31 May 2023
Specialist professional recruitment firm Robert Walters Japan announced the results of their latest survey1 conducted on professionals (20s to 60s and over) working at both foreign-affiliated and Japanese companies in Japan that explores interest in having a side job or business alongside one’s current job.
Companies in Japan have been trying out various initiatives to secure high-quality talent while grappling with numerous social issues affecting the country such as declining birthrate, ageing population and shrinking labour force. One such initiative makes it possible for employees to take on a ‘side job or business’ while they are full-time employees. This study focused on how employees would feel about being given this option if they were to change jobs.
More than 80% of companies in Japan permit or plan to permit side jobs or business for employees
Currently, 83.9%2 of companies in Japan with 5,000 or more permanent staff allow employees to have a second job, or plan to do so, a trend which has been rapidly increasing in Japan since 2007, up from 46% in 2019. The Keidanren (Japanese Business Federation) believes that this may be due to the Ministry of Health, Labour and Welfare’s revision of the Guidelines for the Promotion of Side Jobs and Side Businesses (published in 2006 and revised in 2008 and 2010) and Model Employment Regulations. In addition, the spread of remote work since the start of the pandemic in 2020 has created an environment that makes it easier for employees to take on extra work.
More than 50% of respondents want to join a company that allows them to have a side job or business
Overall, most working professionals surveyed are positive about having another job to support their main one.
51% of working professionals in their 20s to 40s responded “yes” when they were asked if being allowed to keep a second job was a factor when considering which company to join.
Japanese company employees are more keen to have a side job or business than foreign-affiliated ones
Around 60% of those working for foreign-affiliated companies and 70% of those working for Japanese-affiliated companies said they would like to have a side job or business. The higher response rate of Japanese affiliated company employees to take on extra work may be attributed to a lower average wage at Japanese companies compared to that of foreign affiliated one, hence the stronger interest in securing a second job.
Employees at Japanese and foreign-affiliated firms shared the same rate of respondents who answered that they already have a side job or business, both at 15%.
‘To improve my skills’ among top reasons for wanting to have a side job or business
We also asked respondents the reasons why they would want to have a second job or business for those not yet taking either on. The top results for both those employees in foreign-affiliated and Japanese companies were: (1) to increase income (60% vs 65%), (2) to improve one’s skills (49% vs 47%) and (3) to experience a different world of work (48% vs 41%).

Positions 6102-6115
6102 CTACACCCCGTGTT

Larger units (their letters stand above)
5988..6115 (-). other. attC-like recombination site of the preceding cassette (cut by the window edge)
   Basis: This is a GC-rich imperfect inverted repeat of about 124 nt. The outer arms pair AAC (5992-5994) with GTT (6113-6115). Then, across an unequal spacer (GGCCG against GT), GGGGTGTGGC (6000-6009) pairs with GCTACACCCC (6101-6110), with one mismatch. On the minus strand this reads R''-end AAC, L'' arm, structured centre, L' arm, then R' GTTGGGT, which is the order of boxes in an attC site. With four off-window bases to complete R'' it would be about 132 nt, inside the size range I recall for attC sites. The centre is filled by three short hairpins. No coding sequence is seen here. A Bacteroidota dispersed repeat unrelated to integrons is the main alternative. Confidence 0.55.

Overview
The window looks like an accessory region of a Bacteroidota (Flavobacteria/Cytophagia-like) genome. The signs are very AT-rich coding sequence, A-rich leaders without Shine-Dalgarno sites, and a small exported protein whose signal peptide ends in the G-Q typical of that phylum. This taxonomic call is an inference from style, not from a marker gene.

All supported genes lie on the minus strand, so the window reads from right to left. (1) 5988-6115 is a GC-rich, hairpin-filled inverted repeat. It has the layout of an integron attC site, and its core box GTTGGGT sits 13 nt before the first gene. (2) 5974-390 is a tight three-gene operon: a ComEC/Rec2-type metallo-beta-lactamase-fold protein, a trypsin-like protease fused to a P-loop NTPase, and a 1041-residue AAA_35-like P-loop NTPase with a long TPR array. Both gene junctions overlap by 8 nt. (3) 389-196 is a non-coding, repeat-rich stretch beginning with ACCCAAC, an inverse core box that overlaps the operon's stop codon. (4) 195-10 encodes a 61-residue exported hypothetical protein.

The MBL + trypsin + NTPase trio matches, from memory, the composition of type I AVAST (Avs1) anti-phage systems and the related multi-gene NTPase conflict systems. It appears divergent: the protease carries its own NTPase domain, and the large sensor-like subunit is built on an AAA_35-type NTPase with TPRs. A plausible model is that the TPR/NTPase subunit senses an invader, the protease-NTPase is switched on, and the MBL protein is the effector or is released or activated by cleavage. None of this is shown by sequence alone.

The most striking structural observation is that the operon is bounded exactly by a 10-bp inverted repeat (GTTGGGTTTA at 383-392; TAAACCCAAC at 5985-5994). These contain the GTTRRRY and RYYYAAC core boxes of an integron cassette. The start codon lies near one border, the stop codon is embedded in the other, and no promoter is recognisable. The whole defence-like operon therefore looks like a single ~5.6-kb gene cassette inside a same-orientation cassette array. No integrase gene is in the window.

In addition, we also asked employees who already had a side job or business and 61% said the most beneficial reason to have one was that it allowed them to improve skills in areas other than those used in their current role.
As these results show that ‘improving one’s skills’ is highly regarded by employees that have taken on a second job, companies in Japan ought to take note of this and consider reskilling for their staff as a lucrative benefit.
‘Lack of time’ and ‘earning a sufficient income’ as counteracting factors to not have a side job or business
In contrast, employees at both foreign affiliated and Japanese companies who said they were not interested in taking on a side job or business said that lack of time (57%), sufficient income (31%) and being satisfied with their current job (20%) were their top three reasons not to do so, indicating that long working hours in Japan still remains an issue that might hinder employees to consider taking on a side job or business as an option.
To conclude, the survey found that being able to have a side job or business is becoming an important factor in deciding which company to work for when changing jobs, as it can lead to new possibilities and enhance skill development. It is also a tool to increase attention for companies when recruiting new talent which allows them to earn a higher income and lucrative way to reskill their employees.
About Robert Walters Japan:
Established in London, United Kingdom, in 1985, Robert Walters is a specialist recruitment consultancy with operations in 31 countries around the world. Robert Walters Japan established its Tokyo office in 2000 and Osaka office in 2007. For over 20 years, we’ve been a driving force in the Japanese bilingual recruitment market, providing high quality candidates for our clients and access to the best jobs. Our consultants are experts in their respective industries and work in teams to provide recruitment consultation services across a wide range of industries and job categories.
PR & Communications, Robert Walters Japan
Phone: 03-4570-1500 E-mail: email@example.com